When will the sun shine on Cyprus’s National Health Service?
It has been 9 years since an official parliamentary law was passed in Cyprus to implement a primary care-driven health-care coverage system for the entire population. Since then, the Health Insurance Organisation has been set up as the single payer, which, in collaboration with McKinsey consultants, has brought forth a detailed design for the long-awaited Cyprus National Health Service (NHS).
However, despite the project reaching its final stages, a cloud of doubt remains over whether the government will take the plunge and implement what it has so carefully planned.
Little has changed since a World Report in The Lancet stated in 2005 that “there has not been sufficient pressure on the government to adopt a universal health plan”.1
Cypriot health care is still divided, with 50% of the population using public healthcare services and 50% private health care.
Primary care is underdeveloped, with general practitioners (GPs) comprising only 9·8% of all physicians, and with a decreasing trend.2 This proportion compares with an average of 25·5% for the European Union3 and about 50% for the UK. Patients have often not heard of a “GP”, and certainly not registered with one. Thus, there is commonly no continuity or co-ordination of care. Quality-improvement strategies are lacking.4
The isolation between private and public health care leads to duplication of tests, and of resource use.5 Specifically, the public-sector cost is growing at a double-digit rate, thereby reaching a level in the near future at which the government budget will not be able to sustain it.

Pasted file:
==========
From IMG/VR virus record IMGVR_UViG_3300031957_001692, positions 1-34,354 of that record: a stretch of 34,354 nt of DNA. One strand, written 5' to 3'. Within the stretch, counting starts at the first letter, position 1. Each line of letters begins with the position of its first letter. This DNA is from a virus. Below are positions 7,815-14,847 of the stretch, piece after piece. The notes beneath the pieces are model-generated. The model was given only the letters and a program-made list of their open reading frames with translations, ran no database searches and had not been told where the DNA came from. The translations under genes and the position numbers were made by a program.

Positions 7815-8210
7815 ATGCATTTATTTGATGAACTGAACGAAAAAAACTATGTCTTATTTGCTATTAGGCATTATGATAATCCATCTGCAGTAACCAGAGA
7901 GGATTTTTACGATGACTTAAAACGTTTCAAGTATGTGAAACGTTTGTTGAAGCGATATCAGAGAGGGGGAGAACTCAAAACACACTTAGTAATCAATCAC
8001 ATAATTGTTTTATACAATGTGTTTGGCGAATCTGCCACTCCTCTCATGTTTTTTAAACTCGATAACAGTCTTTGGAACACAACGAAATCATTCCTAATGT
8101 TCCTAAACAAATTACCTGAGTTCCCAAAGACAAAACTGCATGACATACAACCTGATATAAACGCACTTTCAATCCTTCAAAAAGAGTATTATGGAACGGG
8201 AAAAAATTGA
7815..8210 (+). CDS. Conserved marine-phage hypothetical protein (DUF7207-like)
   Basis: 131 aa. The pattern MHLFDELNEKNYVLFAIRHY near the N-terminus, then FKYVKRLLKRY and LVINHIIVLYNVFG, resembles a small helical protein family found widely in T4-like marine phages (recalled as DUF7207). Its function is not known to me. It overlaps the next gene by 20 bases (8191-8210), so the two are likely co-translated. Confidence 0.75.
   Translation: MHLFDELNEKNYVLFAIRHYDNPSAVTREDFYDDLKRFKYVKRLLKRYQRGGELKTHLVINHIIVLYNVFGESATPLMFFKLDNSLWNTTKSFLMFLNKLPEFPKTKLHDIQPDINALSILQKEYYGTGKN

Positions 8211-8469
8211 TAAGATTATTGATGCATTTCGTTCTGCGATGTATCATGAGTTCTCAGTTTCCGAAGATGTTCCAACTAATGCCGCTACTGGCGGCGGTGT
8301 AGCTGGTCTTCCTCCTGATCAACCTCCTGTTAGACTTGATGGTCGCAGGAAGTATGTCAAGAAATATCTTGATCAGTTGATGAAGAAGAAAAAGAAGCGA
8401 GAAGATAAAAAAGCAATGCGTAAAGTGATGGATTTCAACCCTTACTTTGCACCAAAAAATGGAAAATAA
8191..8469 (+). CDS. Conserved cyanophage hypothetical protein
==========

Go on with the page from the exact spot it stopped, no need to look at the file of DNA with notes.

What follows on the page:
Furthermore, direct access to specialists often leads to the patient not having a unified health record; additionally, holistic preventive care often slips through the net. By contrast with other EU countries, Cypriots pay 52% of healthcare cost out-of-pocket (43% of the population pay for private prescriptions).
The new NHS proposed for Cyprus aims at equity in finance, universal coverage, shifting of service provision from secondary to primary care, efficiency, high quality standards, and containment of cost through a global budget. Every person will be registered with a personal primary care physician of their choice. The free choice of specialist physician (public or private) after referral as well as hospital (public or private) will also lie with the patient.
We urge the government to take concrete steps towards implementing the health-care reform—ie, finalise the NHS information technology system and GPs’ training tender—thus moving Cyprus’s health care forward while helping to control health expenditure growth.
We declare that we have no conflicts of interest.
*George Samoutis, Constantinos Paschalides
Messinis 3, 2301 Nicosia, Cyprus (GS); and Tiptree
Medical Centre, Tiptree, UK (CP)
1 Antoniadou M. Can Cyprus overcome its health-care challenges? Lancet 2005;
2 Cyprus Medical Association. Registry of medical specialties in Cyprus. http://www.
cyma.org.cy/ (accessed Dec 14, 2010).
3 WHO Regional Offi ce for Europe. European health for all database. http://www.euro.
who.int/en/what-we-do/data-andevidence/atabases/european-healthfor-all-database-hfa-db2 (accessed Dec 14, 2010).
4 Samoutis GA, Soteriades ES, Stoff ers HE, Philalithis A, Delicha EM, Lionis C. A pilot quality improvement intervention in patients with diabetes and hypertension in primary care settings of Cyprus. Fam Pract 2010; 27: 263–70.
5 Andreou M, Pashardes P, Pashourtidou N. Cost and value of health care in Cyprus. Policy paper. Nicosia: University of Cyprus, 2010. http://www.ucy.ac.cy/data/ecorece/DOP02-10.pdf (accessed Dec 14, 2010).